1973 Plymouth

In some ways, the big Furys reached their ultimate look in the 1973 Plymouth line, the last year of the fuselage body. With both the feds and the insurance companies agitated over the cost of minor frontal impacts, five-mph bumpers were required up front. The federal mandate caused Plymouth stylists to discard the expensive-to-reinforce loop bumper in favor a "normal" bumper nearly as flat across as in 1969. This time, however, the workout was much better.

This 1973 Plymouth Fury I was one of many pressed into service by police organizations.
This 1973 Plymouth Fury I was one of many
pressed into service by police organizations.

The bumper's flatness was relieved by a shallow vee in plan view, flanked by large, protruding elastomeric guards. Although the vee in both bumper and grille was quite subtle, the new hood sported a grille-wide plateau that terminated in a much more aggressive vee. This clever detail made the whole front end look as if it had more plan view than it actually did, another first-class visual trick by the Plymouth boys.

There was a new wide grille composed of delicate horizontal bright ribs. The Plymouth medallion graced the center and the whole ensemble was framed by a heavier surround molding. Each of the four headlamps was recessed into individual chrome rectangular bezels that floated in body color die-cast end caps. Despite the interference of insurers and bureaucrats, the whole front end looked handsome and expensive.

In back there was another new bumper, the fifth in as many years, and the best of all. Massive in appearance, the new bumper was a testimony in chrome to the art and science of metal bending. Rising from a discreet valence panel, the bumper met the new, shallower deck lid in a horizontal line that wrapped outward at the ends to encompass new, large taillights.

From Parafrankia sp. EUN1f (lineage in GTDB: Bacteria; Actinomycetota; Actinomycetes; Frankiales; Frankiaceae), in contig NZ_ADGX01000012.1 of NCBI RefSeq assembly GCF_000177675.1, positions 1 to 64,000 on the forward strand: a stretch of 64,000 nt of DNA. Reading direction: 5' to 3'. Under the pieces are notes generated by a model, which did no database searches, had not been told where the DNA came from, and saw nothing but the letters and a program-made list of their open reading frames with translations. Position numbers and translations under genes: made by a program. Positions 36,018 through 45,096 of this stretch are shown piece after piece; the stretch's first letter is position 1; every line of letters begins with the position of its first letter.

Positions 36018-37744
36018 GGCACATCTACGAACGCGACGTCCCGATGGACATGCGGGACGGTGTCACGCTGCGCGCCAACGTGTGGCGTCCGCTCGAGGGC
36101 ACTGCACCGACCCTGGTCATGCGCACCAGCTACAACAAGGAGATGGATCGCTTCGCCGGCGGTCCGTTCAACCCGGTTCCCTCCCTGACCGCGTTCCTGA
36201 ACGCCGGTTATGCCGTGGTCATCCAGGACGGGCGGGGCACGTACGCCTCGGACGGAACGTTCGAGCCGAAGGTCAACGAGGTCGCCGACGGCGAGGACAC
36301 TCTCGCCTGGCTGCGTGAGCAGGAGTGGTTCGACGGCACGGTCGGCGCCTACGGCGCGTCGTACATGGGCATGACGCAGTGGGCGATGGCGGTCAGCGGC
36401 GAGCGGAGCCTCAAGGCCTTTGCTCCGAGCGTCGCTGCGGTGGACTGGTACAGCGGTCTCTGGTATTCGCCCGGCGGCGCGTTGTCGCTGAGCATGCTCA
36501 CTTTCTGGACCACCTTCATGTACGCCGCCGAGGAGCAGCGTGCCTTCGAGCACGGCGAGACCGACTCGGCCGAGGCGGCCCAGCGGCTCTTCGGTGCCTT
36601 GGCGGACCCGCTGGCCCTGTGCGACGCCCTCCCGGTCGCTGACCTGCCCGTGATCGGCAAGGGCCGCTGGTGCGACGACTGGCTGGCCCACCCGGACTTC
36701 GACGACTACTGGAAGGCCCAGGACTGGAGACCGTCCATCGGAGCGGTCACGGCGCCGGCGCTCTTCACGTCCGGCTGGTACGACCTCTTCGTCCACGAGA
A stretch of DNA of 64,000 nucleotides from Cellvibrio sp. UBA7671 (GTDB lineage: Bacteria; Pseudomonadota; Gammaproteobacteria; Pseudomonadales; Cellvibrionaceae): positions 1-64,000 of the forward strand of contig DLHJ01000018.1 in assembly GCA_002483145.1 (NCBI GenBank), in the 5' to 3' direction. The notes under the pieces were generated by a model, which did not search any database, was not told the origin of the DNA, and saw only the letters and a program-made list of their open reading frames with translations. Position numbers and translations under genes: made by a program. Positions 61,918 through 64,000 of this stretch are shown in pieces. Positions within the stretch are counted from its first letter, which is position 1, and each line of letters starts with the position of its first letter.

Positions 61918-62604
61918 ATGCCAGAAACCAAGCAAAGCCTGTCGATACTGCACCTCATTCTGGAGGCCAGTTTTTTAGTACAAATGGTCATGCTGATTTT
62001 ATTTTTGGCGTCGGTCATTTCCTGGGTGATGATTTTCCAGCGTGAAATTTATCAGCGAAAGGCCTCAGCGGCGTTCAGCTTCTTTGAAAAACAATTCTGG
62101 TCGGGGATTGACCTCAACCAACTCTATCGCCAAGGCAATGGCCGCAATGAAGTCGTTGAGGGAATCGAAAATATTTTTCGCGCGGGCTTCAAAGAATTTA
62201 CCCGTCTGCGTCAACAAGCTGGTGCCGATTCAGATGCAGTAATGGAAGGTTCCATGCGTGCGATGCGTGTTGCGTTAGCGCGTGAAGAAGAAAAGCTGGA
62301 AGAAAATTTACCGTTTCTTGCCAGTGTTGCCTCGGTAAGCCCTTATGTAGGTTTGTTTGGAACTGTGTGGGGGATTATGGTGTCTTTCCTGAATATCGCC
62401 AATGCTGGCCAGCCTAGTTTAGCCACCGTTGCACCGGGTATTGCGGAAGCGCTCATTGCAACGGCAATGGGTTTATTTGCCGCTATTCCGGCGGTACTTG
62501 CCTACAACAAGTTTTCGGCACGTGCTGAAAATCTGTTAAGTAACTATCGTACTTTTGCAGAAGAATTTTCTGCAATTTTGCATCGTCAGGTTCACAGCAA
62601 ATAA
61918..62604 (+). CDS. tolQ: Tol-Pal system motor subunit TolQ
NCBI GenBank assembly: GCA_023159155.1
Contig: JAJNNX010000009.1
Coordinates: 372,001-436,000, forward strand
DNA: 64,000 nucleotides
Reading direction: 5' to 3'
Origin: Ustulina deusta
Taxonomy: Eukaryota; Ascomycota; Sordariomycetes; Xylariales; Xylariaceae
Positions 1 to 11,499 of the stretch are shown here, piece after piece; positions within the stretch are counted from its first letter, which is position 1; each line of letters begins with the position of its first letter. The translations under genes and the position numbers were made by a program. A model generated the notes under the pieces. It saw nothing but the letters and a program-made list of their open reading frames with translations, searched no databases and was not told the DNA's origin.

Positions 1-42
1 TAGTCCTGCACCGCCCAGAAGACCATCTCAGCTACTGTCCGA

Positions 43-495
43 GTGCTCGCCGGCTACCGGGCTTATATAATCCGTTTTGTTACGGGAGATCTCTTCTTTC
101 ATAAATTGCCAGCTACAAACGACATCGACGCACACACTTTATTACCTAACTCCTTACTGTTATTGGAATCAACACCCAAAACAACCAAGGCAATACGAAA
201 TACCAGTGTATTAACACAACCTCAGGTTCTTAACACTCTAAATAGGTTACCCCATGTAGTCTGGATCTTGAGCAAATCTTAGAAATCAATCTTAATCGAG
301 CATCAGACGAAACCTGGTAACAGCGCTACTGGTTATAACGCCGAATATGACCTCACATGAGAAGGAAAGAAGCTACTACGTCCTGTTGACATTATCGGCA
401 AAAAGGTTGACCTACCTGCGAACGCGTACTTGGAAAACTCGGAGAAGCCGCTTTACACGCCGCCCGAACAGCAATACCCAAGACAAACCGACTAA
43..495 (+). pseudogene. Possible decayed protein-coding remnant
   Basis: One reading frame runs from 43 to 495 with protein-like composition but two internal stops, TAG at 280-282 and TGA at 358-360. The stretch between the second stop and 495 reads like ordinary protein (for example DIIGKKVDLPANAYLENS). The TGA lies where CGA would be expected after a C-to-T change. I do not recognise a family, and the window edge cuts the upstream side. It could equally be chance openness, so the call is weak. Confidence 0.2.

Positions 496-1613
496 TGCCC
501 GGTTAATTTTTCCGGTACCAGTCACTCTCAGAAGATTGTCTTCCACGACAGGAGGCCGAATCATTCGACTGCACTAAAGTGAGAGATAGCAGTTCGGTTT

The tall and triangular lenses were tucked inside bright-framed, body-color end caps and U-shaped openings in the bumper ends. Though the sheetmetal on the long rear quarters was unchanged, the combination of the new bumper and recessed vertical taillights gave Furys a very expensive, almost custom look.

The rear bumper was also equipped with large, "hit me first" guards, though the impact requirement was only 2.5 mph. On Fury III and Gran Coupe/Gran Sedan models, backup lights consisted of a central recessed lens emblazoned with the Plymouth name. A new lock designed to offer increased resistance to illegal entry meant that Clayton's hated "belly button" returned to Fury deck lids.

For the first time since 1969, the formal hardtop was not offered, meaning that in 1973, all Fury two-door hardtops had those "bashed-in" quarters, (Interestingly, the catalog contained an error in that the rear quarter panel on a Fury III four-door hardtop was incorrectly illustrated with the inverted trapezoid sheetmetal used on the two-door hardtop.)

The hardtop roster dwindled further as the Fury II surrendered its two-door. Front-door vent windows, last used in 1970, became optional on four-door cars as a concession to confirmed cigarette flickers.

To learn about the 1973 Plymouth Fury Special, continue on to the next page.

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